There’s nothing like reaching the age of 100 to make a person want to get a grip on life, to start looking for that elusive way forward, especially when it comes during a pandemic propelled by a devilish virus that is everywhere and nowhere.
For the big day recently, it was great fun to be distracted by honking cars of neighbors and friends parading by my nearly 97-year-old wife and me at our house in Chevy Chase, Md., while I was waving a wooden tennis racket that I think I swung as a kid. What was missing was the kissing and hugging as well as cake-cutting on the back deck.
After all, what is life if you can’t freely enjoy it? Although there are some signs that the country is turning the corner on the way to beating this coronavirus, there are other signs that our bitter politics, our impatience with progress — from President Trump on down — could send all of us into an even deeper hole than we might imagine.
Of course, Americans have faced some tough tests before. For example, what could have been worse than the double whammy of both the Great Depression and World War II — after surviving the pandemic of 1918-19, which infected an estimated third of the world’s population?
As a child in Lexington, Mass., I didn’t realize I was growing up at one of the worst times in our nation’s history. My parents were able to shield my brother, my sister and me from the worst effects of the Great Depression. But the sight of the bread lines in nearby communities was disheartening.
What did hit me was World War II, which arrived while the Depression was still devastating the nation. Almost every eligible man and woman entered the military service or a so-called defense industry. I wound up in uniform serving as a clerk in Italy with the Allied Control Commission, a joint British-American organization responsible for restoring provincial Italian governments as they were retaken from the Germans.
I was waiting to come home right after the European war had ended when I was notified that my brother had been killed three weeks earlier. He was a forward scout for Gen. George Patton’s push across the Elbe River in Germany. He had sped up his courses so he could enlist months before the rest of his class’s graduation.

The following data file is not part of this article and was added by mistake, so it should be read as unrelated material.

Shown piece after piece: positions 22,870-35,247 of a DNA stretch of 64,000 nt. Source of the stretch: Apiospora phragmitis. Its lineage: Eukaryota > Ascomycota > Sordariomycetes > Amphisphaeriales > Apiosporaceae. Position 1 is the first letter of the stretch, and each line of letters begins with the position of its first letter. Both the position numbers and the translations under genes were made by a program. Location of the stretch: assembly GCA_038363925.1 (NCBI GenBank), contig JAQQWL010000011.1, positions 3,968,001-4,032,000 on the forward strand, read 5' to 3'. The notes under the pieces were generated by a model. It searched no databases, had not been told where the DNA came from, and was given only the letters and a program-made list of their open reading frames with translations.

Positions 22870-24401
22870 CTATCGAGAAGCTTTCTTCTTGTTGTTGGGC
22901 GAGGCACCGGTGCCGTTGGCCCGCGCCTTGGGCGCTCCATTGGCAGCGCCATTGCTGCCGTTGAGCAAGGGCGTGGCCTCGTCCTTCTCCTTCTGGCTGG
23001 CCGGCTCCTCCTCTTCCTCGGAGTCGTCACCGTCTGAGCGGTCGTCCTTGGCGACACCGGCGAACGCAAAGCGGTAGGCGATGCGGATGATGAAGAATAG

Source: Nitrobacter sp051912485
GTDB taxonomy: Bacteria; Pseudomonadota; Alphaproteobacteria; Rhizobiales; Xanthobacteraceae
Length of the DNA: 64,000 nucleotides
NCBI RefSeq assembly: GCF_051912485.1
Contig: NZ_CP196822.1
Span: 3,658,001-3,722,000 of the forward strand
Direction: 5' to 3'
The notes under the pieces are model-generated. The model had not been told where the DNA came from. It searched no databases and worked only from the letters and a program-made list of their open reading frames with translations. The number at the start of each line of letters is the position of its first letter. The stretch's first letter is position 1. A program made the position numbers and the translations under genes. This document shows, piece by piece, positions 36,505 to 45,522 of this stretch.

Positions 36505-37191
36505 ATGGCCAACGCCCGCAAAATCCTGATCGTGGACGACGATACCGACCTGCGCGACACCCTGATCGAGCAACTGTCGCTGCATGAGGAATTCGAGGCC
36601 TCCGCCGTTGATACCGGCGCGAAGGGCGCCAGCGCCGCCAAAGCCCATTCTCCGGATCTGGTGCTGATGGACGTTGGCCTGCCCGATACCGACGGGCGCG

My mother’s heart was slashed forever. But she had the inner strength of her faith to not only cope but to thrive, especially as she attached herself later to my own children.
I was only 12 when Franklin Delano Roosevelt was elected president in 1932 and as I grew older, I began to secretly admire him despite my parents’ opposition. My admiration only grew as he tamed the Depression and led the nation to victory in the war. If those tests were not enough, he fought a case of polio that might have defeated almost anyone else.
What helped the country survive the most, I believe, was his strong leadership qualities, his ability to win the support of the American people with progressive legislation that propped up the banks, put millions of jobless Americans to work on government and military projects, strengthened labor rights, established food stamps, regulated securities and set minimum wages.
He also took advantage of the relatively novel means of communication, nationwide radio networks, with his morale-building fireside chats in which he sold the war effort and his massive social programs. His deft use of radio greatly helped him provide the leadership necessary to win the war and restore the economy.
After the war I took up a career in journalism, starting as a cub reporter alongside a young Ben Bradlee at the dirt-digging Manchester, N.H., Sunday News. While a desk editor later at The Boston Traveler, I wrote “Slanted News,” a case study of Republican political bias in covering the famous Nixon Fund of the 1952 campaign for president.
Later stops included The Washington Post and U.S. News and World Report, with a sideline in media criticism. So I’ve watched President Trump’s abuse of the truth and exploitation of the media with a critic’s eye.
It’s instructive to contrast Mr. Roosevelt’s record as a leader and communicator with that of President Trump. Mr. Trump, too, faces devastating problems with the coronavirus and its depressing effect on the economy. He also knows the value of communicating directly with the masses, especially with his 66 million Twitter followers.
Yet in their biggest battles, one became a paragon of hope and optimism, while the other has turned even more darkly negative and divisive than before the coronavirus disaster.
Despite all the bad news and political bitterness, I remain confident that we Americans will soon turn the corner against this invisible enemy. One big reason for that faith is that a young member of my extended family is on the front lines of the war against the coronavirus, as a newly minted doctor working at a hospital in Boston.
Another reason is the fact that nothing yet has been able to kill that famous American spirit that was triggered at Lexington in 1775.
I still need to blow out some candles, but this mask keeps getting in the way.
Arthur E. Rowse, a retired journalist, sponsors annual awards at the National Press Club for excellence in media criticism.
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